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"We're Going to See the Beatles!": An Oral History of Beatlemania as Told by the Fans Who Were There Paperback – April 1, 2008
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From Publishers Weekly
Almost 45 years after Beatlemania swept the U.S., memories of the Beatles' legendary U.S. invasion during the mid-1960s remain fresh in the minds of those who were there. In this remarkably personal oral history of the Beatles in America, author and fan Berman (Best of the Britcoms: From Fawlty Towers to Absolutely Fabulous) tracked down 42 individuals from all over the country who cheered the Beatles at New York's JFK airport when they first landed in America, sat in The Ed Sullivan Show audience for the Beatles' live television debut, waited in line for hours (repeatedly) to see A Hard Day's Night, and attended concerts during the group's three chaotic U.S. tours. Bridging their tales with breezy narration, Berman succinctly recounts the Beatles' entire history, from 1963 through the solo years and the deaths of John Lennon and George Harrison. Though some of them have lapsed in their Beatle fanaticism, all of Berman's subjects realize the significance of their experiences and relate them with gusto. As put by Dale Ford, who saw the Beatles three times in San Francisco, including their final gig, "I was thinking to myself, 'Dale, savor this moment. This is gonna go down in history.' And it did."
Copyright © Reed Business Information, a division of Reed Elsevier Inc. All rights reserved.
When the Beatles first came to America, some girls stole maids’ uniforms at New York’s Plaza Hotel to try to see their idols. Chatty, precocious Linda Binns Liles, then 9, made her way to the press car in the train carrying the band from New York to Washington, D.C., and ended up talking to Ringo Starr for an hour. Such are the memories of the original Beatlemaniacs gathered in this oral history. Later fan recollections can be poignant. Debbie Levitt struck up a conversation with John Lennon as he and Yoko Ono left a coffee shop on the day he was shot to death. Many still can’t explain the hysteria of their fandom: “It was something that just came over us.” A document of historical import, this is also a mostly joyful celebration of an extraordinary phenomenon. Beatles fans, old and new, will adore it. --June Sawyers
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There are so many interesting stories in this book, showing the heights to which these young people would go to try to see their heroes, like dressing up in maid outfits at a hotel, running a police barricade, chasing limos, and doing jobs like cleaning a church to make money for concert tickets. I also liked how the fans interviewed did not come across as the typical nostalgic aging Boomers gassing on and on about how great it was to be young in the Sixties. These now-older fans aren't claiming they changed history or going on and on about how they lived through history being made; they're just honestly reflecting on what happened when they were younger, how grateful they are they were the right age at the right time, and what an exciting happy time that was for them.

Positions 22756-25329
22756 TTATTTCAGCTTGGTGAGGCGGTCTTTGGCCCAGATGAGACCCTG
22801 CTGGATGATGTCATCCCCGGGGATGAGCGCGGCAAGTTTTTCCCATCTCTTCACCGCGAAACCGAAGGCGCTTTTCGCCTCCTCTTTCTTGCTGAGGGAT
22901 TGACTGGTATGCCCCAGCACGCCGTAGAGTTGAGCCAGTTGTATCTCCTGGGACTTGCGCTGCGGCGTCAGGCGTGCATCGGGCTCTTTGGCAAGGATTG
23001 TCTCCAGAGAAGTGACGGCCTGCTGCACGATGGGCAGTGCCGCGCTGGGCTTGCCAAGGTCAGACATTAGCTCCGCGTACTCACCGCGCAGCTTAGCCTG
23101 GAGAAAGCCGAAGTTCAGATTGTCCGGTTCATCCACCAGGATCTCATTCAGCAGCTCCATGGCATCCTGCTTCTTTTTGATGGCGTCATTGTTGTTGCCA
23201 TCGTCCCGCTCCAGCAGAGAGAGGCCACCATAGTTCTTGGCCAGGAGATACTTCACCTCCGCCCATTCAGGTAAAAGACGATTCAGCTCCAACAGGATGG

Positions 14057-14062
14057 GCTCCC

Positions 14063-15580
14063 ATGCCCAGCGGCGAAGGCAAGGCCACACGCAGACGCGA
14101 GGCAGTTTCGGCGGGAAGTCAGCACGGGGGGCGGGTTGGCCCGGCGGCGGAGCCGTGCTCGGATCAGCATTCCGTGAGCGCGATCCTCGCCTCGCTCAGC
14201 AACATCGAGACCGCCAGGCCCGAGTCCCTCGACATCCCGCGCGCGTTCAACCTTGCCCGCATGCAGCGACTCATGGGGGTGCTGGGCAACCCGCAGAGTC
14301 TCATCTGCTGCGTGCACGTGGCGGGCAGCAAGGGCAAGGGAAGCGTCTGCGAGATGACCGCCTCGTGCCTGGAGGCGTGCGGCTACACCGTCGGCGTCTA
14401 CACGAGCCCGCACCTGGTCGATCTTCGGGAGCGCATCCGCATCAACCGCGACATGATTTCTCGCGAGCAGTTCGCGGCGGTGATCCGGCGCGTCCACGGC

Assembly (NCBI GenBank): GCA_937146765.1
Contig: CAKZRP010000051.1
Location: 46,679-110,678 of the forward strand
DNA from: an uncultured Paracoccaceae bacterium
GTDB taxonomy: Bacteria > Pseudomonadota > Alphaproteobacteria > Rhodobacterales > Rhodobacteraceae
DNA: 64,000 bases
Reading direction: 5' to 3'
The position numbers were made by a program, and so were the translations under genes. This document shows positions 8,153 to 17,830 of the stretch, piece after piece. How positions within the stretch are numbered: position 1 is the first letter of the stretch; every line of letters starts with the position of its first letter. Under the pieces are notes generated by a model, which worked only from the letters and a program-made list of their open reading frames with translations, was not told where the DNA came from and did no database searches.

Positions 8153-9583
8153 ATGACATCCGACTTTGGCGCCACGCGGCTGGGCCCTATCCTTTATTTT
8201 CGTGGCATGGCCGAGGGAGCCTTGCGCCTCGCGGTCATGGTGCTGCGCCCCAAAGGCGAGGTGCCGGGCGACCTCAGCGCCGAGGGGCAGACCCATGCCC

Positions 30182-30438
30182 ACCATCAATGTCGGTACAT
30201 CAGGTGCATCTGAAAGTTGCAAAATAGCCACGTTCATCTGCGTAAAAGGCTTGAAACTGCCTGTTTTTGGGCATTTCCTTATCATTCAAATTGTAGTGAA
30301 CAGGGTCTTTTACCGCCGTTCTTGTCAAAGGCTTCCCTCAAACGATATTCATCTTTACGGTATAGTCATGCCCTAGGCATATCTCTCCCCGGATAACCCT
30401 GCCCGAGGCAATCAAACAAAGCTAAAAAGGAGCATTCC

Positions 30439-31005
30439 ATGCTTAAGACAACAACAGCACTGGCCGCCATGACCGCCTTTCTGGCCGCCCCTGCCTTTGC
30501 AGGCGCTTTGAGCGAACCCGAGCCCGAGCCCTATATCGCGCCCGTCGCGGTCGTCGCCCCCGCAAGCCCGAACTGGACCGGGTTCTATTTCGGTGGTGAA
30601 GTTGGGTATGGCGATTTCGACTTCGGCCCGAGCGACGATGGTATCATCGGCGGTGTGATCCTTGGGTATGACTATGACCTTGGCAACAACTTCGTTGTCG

That's where this book comes in. "We're Going to See the Beatles!" brought me right smack dab in the middle of all those crazy kids - mostly girls - who went mad for the Beatles and in so doing ushered in a new era of culture, music, and politics.
Yeah, we all know those cliches. And that's the charm of this book, because it avoids all those looking-back analyses, and also all those glimpses from the hanger-ons, and instead tells the story of the Beatles Invasion through the eyes and hearts of their young and frenzied fans. So while I missed all that, this book made me feel a part of it, and I got caught up in it as if it were happening all over again. I think Berman did an excellent job of piecing together the many first-hand accounts to tell this story directly, without weighing it down with unnecessary commentary. Sadly, it also brings you along for the downward arc of the Fabs, but so the story went, and getting that choking lump in my throat for Lennon's murder made me realize how captivating this story truly is, especially as told by those who lived and breathed it while it was happening.
If you missed seeing the Beatles, do not miss reading this book.
The book transports the reader back to a time in history when Beatlemania reigned and allows a birdseye view of what it meant to be a Beatles fan circa 1963-1970. The fervor of the fans is painted on every page in intimate detail.
For anyone who experienced Beatlemania first hand, or anyone attempting to answer the question "What was it like?" this book is THE authority on the subject.